One day, while waiting in a thick woods for night to come, we were seen by two white boys, who started off on the run.  Fortunately, we also saw them, and knew we must move quick and get away from that locality.  We struck off towards lower ground and were soon up to our knees in a wooded swamp through which we struggled two miles or more.  We were none too quick, for, from the howling of dogs, we knew the dreaded blood-hounds were on our track, and afterwards learned that the boys we saw were sons of a well-known slave hunter who kept a kennel of these savage brutes. These hounds cannot scent through swamps, and we were saved from this danger. But, oh, how we suffered!  No shoes, remember, and at each step roots and stumps raking the skin from off our feet.  At last we reached the end of swampy land and came out into solid ground again and lay down completely fagged.

     Poor Billie Crossett, the baby of our party, scarcely nineteen years old, was a complete wreck.  His feet were raw, he could not stand.  We stayed with him one night and two days, hoping he would be able to go on, and then offered to find a safer hiding place and wait again; but heroically he claimed remembrance of the agreement we had made the night of our escape, that "in case either one should become disabled, or a hindrance, the others should leave him and push on to freedom," and insisted we should do so.  We worked him along, as near as we dared, to a large plantation, and left him, with instructions to remain in hiding until the next night, giving us a chance to get a good distance away in case our plan failed, and then to get into communication with our friends, the negroes, whose cabins appeared well separated from the mansion house of the estate.  It was like leaving one's heart behind, but we did it, and walked the saddest night's walk I ever knew.  We shall meet Billie again before I finish.  By the advice of “an old darkey” who knew the country well we had decided to change our course more to the West, thus reaching, if possible, the territory of Western North Carolina, where we knew roving bands of our troops often penetrated; or, better yet, that hot-bed of union sentiment, East Tennessee.  We crossed a railroad which runs between Charlotte and Concord, N.C., camping one day so near the latter place that we plainly heard the rebel bugle call for "reveille" and "retreat," as we lay concealed, and at last found ourselves stopped by a rushing river, whose swift current made it impossible for us to ford or swim. Again our negro proved his worth.  We learned that some two miles below a ferry was run by a black man, and we were assured that he was loyal.  We reached this ferry about midnight, too late to cross, and secreted ourselves in a thick woods on the river bank.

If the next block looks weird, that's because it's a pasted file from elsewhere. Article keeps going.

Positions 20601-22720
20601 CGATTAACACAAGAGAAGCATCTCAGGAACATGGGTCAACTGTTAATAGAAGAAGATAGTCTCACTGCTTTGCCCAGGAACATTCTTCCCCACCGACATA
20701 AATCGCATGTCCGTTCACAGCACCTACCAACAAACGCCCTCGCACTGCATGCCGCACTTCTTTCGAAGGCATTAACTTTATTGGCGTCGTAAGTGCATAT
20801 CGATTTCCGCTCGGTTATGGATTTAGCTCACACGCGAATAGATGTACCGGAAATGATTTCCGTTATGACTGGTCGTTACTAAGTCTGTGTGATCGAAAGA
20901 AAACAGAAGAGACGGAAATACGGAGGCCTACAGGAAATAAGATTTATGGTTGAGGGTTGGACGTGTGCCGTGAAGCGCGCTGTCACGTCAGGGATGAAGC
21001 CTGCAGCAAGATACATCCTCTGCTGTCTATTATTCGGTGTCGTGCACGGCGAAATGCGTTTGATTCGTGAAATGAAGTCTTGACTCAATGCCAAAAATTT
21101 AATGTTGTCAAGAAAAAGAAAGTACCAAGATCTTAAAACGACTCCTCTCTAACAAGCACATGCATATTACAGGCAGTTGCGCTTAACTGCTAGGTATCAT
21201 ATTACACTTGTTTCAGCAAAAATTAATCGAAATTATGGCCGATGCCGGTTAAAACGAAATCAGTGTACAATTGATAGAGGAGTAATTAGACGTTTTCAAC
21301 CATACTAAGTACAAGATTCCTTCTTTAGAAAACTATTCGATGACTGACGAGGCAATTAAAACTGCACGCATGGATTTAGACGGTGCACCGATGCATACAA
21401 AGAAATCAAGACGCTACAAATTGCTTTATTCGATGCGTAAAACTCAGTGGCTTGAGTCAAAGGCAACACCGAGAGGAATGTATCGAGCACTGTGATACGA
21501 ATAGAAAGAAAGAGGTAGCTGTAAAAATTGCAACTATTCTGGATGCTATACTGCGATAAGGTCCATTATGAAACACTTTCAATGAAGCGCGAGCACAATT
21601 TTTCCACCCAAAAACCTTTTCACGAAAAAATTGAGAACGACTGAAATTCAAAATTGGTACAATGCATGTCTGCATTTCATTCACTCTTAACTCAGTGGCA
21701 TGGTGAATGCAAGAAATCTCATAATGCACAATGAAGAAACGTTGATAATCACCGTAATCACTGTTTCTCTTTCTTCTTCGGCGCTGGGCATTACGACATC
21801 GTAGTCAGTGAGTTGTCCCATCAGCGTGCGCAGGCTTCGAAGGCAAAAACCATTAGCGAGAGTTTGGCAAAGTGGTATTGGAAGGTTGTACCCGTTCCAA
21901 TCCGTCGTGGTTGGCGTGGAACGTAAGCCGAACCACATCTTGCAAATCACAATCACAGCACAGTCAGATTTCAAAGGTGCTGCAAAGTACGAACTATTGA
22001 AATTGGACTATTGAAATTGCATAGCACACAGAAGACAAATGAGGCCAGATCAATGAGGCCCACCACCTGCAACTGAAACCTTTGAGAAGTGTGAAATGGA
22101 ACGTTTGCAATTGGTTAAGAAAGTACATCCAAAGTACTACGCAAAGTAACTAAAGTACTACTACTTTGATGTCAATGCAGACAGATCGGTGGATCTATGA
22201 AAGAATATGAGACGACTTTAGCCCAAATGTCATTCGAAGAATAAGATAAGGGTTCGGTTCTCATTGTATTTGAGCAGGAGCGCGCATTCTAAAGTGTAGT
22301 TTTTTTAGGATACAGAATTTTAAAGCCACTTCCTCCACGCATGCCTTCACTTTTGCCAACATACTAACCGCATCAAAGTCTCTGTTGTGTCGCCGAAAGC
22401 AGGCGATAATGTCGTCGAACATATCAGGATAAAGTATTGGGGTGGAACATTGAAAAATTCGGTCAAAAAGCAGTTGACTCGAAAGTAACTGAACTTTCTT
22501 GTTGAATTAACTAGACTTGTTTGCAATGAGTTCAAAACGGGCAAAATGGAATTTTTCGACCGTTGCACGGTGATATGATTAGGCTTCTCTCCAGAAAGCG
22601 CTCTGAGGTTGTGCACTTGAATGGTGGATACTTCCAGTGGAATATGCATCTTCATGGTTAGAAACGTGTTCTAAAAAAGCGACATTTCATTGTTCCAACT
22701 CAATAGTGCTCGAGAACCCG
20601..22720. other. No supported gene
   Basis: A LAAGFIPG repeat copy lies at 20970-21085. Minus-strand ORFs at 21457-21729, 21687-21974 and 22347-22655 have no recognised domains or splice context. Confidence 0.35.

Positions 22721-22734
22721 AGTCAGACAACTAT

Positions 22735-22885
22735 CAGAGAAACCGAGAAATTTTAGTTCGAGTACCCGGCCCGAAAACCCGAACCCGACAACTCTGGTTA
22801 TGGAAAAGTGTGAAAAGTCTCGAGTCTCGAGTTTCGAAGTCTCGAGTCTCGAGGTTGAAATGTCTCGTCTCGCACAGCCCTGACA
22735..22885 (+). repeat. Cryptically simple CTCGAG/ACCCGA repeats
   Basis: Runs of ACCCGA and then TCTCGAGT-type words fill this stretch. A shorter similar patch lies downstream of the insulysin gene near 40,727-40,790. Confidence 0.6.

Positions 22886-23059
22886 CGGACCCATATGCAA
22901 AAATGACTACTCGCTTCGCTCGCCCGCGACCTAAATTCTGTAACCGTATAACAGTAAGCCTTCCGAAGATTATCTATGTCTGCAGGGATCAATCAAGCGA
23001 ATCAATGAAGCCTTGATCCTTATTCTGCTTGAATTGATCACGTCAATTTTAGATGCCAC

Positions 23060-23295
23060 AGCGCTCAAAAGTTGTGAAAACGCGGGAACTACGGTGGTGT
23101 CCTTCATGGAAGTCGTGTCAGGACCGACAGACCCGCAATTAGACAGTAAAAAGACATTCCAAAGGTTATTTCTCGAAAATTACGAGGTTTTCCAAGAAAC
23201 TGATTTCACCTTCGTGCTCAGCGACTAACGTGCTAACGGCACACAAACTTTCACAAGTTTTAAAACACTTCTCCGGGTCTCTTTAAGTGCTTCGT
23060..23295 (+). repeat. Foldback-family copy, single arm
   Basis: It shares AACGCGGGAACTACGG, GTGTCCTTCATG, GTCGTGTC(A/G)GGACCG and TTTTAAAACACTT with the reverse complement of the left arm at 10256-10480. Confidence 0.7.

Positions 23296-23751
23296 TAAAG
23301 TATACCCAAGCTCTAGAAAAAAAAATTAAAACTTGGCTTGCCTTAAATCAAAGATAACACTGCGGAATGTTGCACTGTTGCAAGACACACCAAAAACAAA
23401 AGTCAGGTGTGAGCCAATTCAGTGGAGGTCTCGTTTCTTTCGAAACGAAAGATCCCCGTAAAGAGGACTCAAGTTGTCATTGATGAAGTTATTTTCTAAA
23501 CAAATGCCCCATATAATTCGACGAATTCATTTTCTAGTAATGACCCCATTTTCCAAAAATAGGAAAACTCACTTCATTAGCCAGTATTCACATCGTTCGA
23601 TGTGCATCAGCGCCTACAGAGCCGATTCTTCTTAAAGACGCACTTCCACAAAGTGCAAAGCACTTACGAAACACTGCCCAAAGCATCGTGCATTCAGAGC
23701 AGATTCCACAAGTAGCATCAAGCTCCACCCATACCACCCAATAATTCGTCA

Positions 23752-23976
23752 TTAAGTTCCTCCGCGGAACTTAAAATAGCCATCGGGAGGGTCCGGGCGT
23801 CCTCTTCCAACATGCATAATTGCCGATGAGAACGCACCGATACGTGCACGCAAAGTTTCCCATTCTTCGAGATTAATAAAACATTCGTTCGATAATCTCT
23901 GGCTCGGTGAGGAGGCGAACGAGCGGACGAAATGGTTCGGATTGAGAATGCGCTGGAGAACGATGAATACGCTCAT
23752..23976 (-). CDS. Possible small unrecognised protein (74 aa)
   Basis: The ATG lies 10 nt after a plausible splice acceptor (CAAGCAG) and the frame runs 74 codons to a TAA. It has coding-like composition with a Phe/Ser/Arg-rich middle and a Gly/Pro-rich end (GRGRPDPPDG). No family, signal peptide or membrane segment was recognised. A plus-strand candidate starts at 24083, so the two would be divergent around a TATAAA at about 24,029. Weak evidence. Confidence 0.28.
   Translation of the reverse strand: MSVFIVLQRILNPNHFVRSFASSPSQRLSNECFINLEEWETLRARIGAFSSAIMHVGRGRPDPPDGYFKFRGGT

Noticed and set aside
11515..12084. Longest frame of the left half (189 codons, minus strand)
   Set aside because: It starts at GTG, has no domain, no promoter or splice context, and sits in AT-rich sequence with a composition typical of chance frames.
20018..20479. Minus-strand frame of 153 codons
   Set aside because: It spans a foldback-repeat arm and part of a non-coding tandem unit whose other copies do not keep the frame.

Next morning-again by lot-one of our number cautiously approached the grist mill which was operated by the man who owned the ferry, and managed to interview the negro, whose advice was that we wait until night again, when he would put us across and find a trusty guide to pilot us on our way.  Delighted at such prospect, I returned to my comrades and found them busy skinning a small pig which they had captured during my absence.  Fresh meat was a rarity, and we were hungry, so building a small fire of dry sticks, which we thought would cause but little smoke (by the way, we were furnished with some matches by the negro girls we first met), we were soon eating broiled or roasted pork in fancied security.

     No festive board, laden with Delmonico's choicest viands, ever gave half the satisfaction that this half-cooked baby pig, eaten without salt or savor, did to those four half-starved mortals in their hiding place near the banks of the Pee Dee river. But it was a costly meat:  the smoke of our little fire was observed from the higher ground on the opposite side of the river by a posse of men who were in search of a slave who had run away after a severe flogging.  Thinking they had discovered his hiding place, they crossed the river, and, closing quietly around him, as they supposed, were surprised to find, instead, four union soldiers, whose first intimation of their approach was the words, "Surrender, or we fire!"  We were captured again, and our dreams of home were shattered.